Outlook for the cannabis industry in 2023

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Last week I wrote an article for the Cannabiz Media blog summarizing the cannabis industry in 2022 and now it’s time to look ahead to 2023. We can all agree that 2022 was a challenging year for the cannabis industry and a potential recession. falling cannabis prices, oversupply, and other issues will continue for months to come. However, this is a resilient industry that is not going away anytime soon.

Let’s take a look at what we’re likely to see in the cannabis industry in 2023 so that everyone working in and with the industry can prepare for and weather the storm.

1. The continued wait for movement in banking and legalization

Any article on the future of the cannabis industry would be incomplete without a discussion of banking and state legalization. In 2022, hope was greater than ever that some form of the SAFE Banking Act would be passed. Last week, Senate Majority Leader Chuck Schumer made a “last-ditch effort” to get cannabis banking reform included in the omnibus funds legislation during the lame duck session.

Unfortunately, many Republicans in Congress are still strongly opposed to cannabis industry banking reform. It seems unlikely that Schumer will be successful this year, but the issue will still be on the table in 2023. As bipartisan lawmakers are urging President Biden to back federal legalization as part of his administration’s planning review, 2023 may be the year that we think will see quantifiable steps taken on both banking problems and legalization.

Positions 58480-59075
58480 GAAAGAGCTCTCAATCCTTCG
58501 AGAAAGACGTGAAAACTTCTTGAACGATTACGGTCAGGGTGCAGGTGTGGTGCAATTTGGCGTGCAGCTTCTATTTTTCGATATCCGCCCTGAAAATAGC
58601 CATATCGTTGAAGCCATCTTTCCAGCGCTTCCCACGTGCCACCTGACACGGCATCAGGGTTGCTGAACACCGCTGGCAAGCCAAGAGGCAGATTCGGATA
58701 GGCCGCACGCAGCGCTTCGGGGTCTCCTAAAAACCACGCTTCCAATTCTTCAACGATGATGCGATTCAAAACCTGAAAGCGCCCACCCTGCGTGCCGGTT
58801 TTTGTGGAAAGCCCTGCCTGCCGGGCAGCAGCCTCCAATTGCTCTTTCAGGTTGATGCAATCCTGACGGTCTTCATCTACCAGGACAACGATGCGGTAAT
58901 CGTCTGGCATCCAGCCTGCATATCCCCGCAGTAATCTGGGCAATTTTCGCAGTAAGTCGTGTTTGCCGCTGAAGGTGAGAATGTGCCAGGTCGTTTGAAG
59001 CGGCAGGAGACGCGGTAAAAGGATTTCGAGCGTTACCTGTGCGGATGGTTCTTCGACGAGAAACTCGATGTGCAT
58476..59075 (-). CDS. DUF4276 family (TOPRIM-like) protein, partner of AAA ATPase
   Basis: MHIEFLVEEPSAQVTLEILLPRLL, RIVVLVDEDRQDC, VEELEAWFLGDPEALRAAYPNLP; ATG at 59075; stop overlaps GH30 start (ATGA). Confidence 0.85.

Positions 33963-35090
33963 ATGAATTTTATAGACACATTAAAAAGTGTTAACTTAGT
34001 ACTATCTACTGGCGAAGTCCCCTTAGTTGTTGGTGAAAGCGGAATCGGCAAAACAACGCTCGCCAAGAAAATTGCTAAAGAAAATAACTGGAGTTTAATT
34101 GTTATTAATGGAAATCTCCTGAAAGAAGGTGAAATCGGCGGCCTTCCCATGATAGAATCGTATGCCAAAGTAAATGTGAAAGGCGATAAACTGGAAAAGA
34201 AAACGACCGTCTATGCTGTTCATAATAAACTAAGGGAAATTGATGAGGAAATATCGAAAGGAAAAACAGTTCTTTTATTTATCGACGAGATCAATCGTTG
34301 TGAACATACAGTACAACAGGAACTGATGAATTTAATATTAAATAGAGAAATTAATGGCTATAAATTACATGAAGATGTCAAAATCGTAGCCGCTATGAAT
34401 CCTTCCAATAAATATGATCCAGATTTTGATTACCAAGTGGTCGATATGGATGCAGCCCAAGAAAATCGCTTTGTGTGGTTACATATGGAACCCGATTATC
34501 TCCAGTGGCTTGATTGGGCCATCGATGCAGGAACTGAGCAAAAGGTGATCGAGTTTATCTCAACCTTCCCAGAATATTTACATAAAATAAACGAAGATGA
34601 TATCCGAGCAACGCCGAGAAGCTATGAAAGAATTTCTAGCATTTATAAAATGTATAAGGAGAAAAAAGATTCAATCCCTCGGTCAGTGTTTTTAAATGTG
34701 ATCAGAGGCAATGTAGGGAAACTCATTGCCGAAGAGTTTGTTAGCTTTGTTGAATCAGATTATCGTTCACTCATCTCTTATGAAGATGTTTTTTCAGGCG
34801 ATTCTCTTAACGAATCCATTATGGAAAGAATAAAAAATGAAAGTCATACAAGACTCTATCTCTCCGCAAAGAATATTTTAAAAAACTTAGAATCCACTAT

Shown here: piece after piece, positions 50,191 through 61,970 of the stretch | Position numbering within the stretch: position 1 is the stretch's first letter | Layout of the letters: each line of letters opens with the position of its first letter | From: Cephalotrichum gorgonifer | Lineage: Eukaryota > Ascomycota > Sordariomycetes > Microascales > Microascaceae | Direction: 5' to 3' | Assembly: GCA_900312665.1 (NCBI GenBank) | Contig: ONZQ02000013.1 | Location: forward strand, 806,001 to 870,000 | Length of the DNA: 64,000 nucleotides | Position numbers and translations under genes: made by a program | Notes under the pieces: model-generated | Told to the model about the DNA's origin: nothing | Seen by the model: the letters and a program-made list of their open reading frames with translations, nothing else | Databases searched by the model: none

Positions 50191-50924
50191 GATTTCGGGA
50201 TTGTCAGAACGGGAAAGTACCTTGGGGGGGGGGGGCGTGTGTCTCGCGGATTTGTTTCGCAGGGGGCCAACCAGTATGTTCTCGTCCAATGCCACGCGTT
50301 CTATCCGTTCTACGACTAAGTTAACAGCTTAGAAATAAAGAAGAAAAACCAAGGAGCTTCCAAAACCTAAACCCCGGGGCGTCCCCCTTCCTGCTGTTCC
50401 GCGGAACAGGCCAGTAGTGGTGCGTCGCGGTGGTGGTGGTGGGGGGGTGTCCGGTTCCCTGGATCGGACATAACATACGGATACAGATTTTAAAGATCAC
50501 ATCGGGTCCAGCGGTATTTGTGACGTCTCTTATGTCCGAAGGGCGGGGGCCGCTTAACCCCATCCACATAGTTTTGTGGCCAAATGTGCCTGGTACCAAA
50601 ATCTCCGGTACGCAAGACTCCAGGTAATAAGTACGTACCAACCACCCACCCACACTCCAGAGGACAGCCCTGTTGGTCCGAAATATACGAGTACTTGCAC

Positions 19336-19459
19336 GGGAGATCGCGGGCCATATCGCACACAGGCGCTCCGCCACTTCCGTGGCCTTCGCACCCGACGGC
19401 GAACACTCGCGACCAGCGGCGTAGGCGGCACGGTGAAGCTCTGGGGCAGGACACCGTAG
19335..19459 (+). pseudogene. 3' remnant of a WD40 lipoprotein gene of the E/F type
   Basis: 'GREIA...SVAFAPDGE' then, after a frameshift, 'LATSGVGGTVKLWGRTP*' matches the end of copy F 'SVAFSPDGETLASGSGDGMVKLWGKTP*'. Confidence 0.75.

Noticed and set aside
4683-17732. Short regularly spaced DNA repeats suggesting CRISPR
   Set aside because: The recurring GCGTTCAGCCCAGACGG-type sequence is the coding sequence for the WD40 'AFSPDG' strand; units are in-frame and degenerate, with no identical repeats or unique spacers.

2. All roads lead to M&A

The United States is facing a potential recession in 2023 and the economy will continue to struggle. At the same time, cannabis prices have been falling throughout 2022, with oversupply and illicit market problems expected to persist in 2023. As a result, you can expect mergers and acquisitions to continue, and even more frequently, over the next 12 months.

While we may not see as many large-scale mergers or acquisitions in 2023, there will be plenty of opportunity for small- and medium-sized cannabis operations to be acquired by larger players. Again, the problems with the economy, supply and pricing will not end in the short term. As a result, many license holders will want to exit the market, creating opportunities for acquisitions that give single-state operators (SSOs) the ability to expand their footprint and multi-state operators (MSOs) the ability to enter new markets.

Cannabiz Media has tracked and researched the details of over 500 M&A transactions in the cannabis, hemp and accessories space through Cannabiz Intelligence™ (available in the Cannabiz Media License Database) and this number is sure to increase in 2023.

3. The Delta 8 threat

Brightfield Group recently released a report on the Delta 8 threat to the cannabis industry, and the data shows that Delta 8 products are already stealing market share from the CBD market, with 35% of users reporting CBD as a type of psychoactive having purchased a hemp product in the past six months.